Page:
Driving in China – Learned the Hard Way

9 Dec
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As an American accustomed to cruising through the winding freeways of Los Angeles, adapting to the roads of China’s capital city was a rather daunting experience. For this reason, I have put together this guide of what to expect during your first time behind the wheel in the PRC.

First and foremost, China is one of the few developed that countries that does NOT permit visitors with foreign driver’s licenses to operate a motor vehicle. Despite this, you can apply in advance for a temporary driver’s license and exchange it for your actual driver’s license, alongside a sizeable amount of RMB.

Just like LA, Beijing traffic does not abide to the typical rush hour schedule, and traffic is to be expected any time of the day. Traffic at midnight, two in the afternoon on a weekday, or the peak of rush hour are near indistinguishable. To help clear the mass congestion, each Beijing-registered license plate cannot enter the roads inside the 5th Ring Road one day out of the working week, dictated by the last numeral on the license tag. Reminders of what tags are and are not permitted inside the 5th Ring Road are posted regularly on most local news outlets. Additionally, if your car is not registered in Beijing, you are not permitted to drive inside the 5th Ring Road between 06:00 to 09:00 and 16:00 to 20:00 any day of the week.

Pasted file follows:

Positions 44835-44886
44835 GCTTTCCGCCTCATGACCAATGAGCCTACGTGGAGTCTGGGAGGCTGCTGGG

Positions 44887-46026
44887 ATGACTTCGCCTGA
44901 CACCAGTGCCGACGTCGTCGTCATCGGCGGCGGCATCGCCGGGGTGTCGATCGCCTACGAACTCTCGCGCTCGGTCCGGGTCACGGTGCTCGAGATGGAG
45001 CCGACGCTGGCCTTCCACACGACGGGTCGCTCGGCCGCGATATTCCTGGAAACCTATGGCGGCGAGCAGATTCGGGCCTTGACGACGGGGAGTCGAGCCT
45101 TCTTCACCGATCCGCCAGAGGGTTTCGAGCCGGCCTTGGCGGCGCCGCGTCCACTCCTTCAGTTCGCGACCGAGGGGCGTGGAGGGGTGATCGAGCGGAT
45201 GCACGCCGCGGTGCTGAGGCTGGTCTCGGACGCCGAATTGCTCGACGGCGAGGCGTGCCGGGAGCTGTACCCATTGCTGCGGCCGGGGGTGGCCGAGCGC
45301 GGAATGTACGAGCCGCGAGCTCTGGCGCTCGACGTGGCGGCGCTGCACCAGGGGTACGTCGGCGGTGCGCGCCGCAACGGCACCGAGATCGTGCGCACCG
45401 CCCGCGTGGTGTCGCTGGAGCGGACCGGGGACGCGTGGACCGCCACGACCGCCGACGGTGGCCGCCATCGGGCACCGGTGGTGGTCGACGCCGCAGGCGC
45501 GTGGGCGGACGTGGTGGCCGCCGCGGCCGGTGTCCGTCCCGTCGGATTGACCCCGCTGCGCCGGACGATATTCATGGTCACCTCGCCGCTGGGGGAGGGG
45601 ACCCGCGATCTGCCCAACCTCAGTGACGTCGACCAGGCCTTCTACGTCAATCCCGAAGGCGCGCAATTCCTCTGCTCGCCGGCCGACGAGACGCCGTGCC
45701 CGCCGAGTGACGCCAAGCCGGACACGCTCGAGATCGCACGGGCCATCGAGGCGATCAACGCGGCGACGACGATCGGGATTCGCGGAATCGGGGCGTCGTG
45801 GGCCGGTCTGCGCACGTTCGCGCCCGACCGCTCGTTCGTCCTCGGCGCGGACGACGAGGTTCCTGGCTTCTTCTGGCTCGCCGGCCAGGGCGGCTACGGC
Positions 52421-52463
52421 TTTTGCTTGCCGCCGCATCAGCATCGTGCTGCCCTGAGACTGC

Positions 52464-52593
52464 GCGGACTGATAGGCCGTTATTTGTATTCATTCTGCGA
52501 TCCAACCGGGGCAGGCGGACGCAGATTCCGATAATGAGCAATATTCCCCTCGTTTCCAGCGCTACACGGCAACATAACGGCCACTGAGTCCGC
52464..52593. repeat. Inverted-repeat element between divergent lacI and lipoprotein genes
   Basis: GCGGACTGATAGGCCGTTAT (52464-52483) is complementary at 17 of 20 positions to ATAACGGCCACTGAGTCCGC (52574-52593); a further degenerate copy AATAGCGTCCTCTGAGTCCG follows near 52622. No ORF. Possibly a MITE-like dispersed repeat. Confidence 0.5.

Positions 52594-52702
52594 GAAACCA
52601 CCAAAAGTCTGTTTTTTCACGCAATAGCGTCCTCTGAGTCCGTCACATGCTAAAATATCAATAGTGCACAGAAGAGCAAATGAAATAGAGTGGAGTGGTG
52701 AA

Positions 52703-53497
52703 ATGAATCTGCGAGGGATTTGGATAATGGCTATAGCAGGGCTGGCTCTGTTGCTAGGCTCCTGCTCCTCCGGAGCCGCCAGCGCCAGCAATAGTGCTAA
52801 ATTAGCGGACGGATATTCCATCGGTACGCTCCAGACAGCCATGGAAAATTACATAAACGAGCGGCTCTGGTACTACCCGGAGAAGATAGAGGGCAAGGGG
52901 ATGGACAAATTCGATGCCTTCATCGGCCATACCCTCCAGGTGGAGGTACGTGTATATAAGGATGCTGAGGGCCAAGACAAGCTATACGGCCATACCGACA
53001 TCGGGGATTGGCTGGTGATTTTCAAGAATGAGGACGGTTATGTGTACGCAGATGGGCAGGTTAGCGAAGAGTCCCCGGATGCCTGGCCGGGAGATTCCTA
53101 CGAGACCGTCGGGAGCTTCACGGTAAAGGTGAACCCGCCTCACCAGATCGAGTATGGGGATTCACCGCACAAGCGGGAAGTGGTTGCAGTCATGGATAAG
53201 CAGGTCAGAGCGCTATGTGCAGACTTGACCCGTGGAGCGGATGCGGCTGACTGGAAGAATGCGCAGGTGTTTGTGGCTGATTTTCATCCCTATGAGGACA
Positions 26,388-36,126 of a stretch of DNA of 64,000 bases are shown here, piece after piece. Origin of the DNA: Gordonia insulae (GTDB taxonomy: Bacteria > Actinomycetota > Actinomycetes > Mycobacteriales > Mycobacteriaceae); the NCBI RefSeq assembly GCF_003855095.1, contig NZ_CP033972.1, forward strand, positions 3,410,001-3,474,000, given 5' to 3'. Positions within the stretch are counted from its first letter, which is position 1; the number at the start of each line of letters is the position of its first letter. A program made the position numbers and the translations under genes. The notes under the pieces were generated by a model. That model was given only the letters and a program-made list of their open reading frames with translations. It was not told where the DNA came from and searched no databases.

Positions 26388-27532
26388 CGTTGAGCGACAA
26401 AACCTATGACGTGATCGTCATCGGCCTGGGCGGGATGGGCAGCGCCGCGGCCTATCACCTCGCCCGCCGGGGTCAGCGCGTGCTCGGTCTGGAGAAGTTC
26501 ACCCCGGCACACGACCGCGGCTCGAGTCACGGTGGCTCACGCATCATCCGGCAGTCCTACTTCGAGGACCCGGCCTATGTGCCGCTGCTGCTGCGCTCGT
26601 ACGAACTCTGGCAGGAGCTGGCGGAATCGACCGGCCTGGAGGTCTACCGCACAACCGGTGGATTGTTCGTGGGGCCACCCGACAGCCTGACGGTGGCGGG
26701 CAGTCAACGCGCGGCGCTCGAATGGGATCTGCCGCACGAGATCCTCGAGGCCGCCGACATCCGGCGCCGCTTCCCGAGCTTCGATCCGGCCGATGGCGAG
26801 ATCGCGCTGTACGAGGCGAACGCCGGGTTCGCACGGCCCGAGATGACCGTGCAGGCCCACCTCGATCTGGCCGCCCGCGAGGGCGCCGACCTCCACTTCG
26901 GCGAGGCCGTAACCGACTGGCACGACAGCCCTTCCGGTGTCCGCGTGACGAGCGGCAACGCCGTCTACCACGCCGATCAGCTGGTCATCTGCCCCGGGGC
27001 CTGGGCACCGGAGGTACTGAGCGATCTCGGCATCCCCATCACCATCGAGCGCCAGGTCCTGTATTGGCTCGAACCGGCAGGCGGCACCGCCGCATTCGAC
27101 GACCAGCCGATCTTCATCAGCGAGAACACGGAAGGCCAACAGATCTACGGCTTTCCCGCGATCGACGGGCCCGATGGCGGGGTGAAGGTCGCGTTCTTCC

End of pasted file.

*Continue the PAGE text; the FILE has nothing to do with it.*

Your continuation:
Traffic rules do exist, although they are seldom followed. Driving on the shoulder and disregarding pedestrians are common, if not normal. Which driver has the right of way is determined by defacto law based on the size and weight of your vehicle (don’t mess with trucks and busses), or more commonly whether or not whose front end got into an intersection first.

Despite this, the police and highway patrolmen are very strict about certain isses. In particular, Drunk Driving and Speeding is highly policed. The BAC limit in China is 0.03 ABV (the U.S. is 0.04 ABV), and random sobriety checkpoints are scattered throughout the city any night of the week. The sobriety checkpoints require everyone to blow into the same tube, albeit without their lips touching the straw.

There are speeding surveillance cameras everywhere. To be aware of their locations, download the phone app ‘Baidu’ to warn you if you are approaching a speed camera. Speeding tickets are received via SMS text message to the mobile phone number associated with your License Plate.

In conclusion… take the subway, taxi, bus, hire a driver opposed to driving in Beijing if you can. As stressful as driving in Beijing may be, it is still much better than the chaotic roads of the Chinese countryside. People drive unpredictably in all corners of the world, but even more so in Beijing. You just have to be alert at all times, and beware for aggressive drivers, cyclists, pedestrians, and who-knows-what else.

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